Today's post is by UM & Global blogmaster Dr. David W. Scott, Assistant Professor of Religion and Pieper Chair of Servant Leadership at Ripon College. I want to thank Rev. Meredith Hoxie Schol for recently inviting me to be part of a conversation for a class on General Conference she is teaching at Garrett-Evangelical Theological Seminary. The thoughts in this post evolved out of that conversation.
One of the significant questions that General Conference will address in May is whether to revamp United Methodist organizational polity, in which annual conference in the United States are grouped into five regionally-defined Jurisdictional Conferences and annual conferences outside the United States are grouped into one of seven regionally-defined Central Conferences.
While it is easy to think of Jurisdictions and Central Conferences as cognate structures that are primarily about geography, a brief consideration of the evolution of both types of conference will reveal some important differences between the two, differences that also highlight some of the possible benefits to United Methodists in the United States of becoming a Central Conference.
Central Conferences evolved during the Western missionary expansion of the Methodist Episcopal Church, one of the UMC's predecessor bodies. Initially, they were a way to bring together missionaries working in separate annual or missionary conferences but serving similar populations within a geographic region (at first in India in 1885, but then replicated elsewhere). Central Conferences were formed primarily for the purpose of mission. Indeed, until 1920, they had limited administrative powers.
Jurisdictional Conferences were formed at the 1939 merger of the Methodist Episcopal Church (MEC), Methodist Episcopal Church, South (MECS), and Methodist Protestant Church. Originally, there was a sixth, racially rather than geographically defined Central Jurisdiction, which included all African-American churches. Jurisdictions were thus formed as a way to segregate African-Americans and preserve some of the regional control that the MEC and MECS had held. The purpose of jurisdictions was not mission, but administration and control. Indeed, the functions of Jurisdictions have continued to be primarily administrative and power-related (election of bishops, e.g.). Mission has been an after thought, if a thought at all.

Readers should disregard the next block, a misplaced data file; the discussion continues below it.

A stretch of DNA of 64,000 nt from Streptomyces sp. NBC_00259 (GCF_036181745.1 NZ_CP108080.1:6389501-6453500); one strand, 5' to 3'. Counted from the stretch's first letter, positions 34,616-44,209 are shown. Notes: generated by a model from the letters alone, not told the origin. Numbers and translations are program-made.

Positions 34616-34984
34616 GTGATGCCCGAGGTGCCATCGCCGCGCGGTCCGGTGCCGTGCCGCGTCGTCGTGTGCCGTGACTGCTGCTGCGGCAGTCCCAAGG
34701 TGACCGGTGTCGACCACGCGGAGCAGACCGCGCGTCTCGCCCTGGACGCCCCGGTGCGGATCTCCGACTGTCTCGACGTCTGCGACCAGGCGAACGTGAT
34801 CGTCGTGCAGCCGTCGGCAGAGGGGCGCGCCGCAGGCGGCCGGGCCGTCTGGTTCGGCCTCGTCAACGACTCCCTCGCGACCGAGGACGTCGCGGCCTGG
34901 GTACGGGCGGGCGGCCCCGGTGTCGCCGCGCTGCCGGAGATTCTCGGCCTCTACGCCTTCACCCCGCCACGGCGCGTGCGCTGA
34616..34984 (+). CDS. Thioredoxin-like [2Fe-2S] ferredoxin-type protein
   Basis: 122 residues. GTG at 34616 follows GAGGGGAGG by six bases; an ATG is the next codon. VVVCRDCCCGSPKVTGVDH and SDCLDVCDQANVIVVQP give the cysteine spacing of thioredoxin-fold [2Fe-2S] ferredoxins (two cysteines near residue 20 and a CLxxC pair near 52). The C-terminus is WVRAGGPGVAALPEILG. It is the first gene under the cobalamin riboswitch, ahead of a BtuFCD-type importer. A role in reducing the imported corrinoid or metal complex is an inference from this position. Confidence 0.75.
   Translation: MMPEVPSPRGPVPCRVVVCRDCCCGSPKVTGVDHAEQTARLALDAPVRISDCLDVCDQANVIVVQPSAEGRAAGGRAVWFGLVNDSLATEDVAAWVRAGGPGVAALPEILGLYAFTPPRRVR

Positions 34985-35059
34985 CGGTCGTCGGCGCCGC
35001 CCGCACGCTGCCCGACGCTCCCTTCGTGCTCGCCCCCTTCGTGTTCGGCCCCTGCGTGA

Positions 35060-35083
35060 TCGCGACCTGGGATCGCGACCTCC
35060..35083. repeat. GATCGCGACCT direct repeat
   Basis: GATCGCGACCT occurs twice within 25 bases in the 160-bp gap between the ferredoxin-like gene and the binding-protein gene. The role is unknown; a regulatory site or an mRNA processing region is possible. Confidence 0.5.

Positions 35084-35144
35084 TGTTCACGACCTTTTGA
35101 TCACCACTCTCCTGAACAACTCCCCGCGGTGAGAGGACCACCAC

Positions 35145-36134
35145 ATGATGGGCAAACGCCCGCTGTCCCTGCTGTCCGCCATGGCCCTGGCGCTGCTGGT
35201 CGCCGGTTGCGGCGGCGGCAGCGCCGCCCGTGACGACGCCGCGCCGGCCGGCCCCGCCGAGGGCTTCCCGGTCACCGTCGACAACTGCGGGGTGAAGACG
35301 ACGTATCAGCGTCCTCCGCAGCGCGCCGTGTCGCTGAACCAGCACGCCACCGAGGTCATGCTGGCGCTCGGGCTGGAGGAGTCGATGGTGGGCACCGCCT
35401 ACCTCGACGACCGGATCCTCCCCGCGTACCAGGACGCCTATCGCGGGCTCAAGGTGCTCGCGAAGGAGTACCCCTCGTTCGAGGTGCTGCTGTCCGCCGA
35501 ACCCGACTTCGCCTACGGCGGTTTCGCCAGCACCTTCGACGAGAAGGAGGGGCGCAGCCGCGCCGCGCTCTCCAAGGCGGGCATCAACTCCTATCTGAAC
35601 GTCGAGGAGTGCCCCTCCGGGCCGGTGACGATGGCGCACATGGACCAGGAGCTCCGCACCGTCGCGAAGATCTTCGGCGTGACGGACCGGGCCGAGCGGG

Thus, when United Methodists around the world come together to discuss how we should geographically structure our common life, it is important to note that Americans and non-Americans may be coming to the table with different understandings of the implications of geography. For many non-Americans, geography = mission. For many Americans, geography = administration and control. Administration is a necessary function in organizational life, so Americans are not entirely wrong.
Nevertheless, I think there is much to be gained by Americans from learning from the history of the Central Conferences and the importance of mission in understanding geography. The American context has been changing rapidly and significantly in the last sixty years. If we can make our plans for conferencing American geography (whatever those end up being) about mission and not just administration and control, it will significantly help us make disciples within the American context and transform the American portion of the world.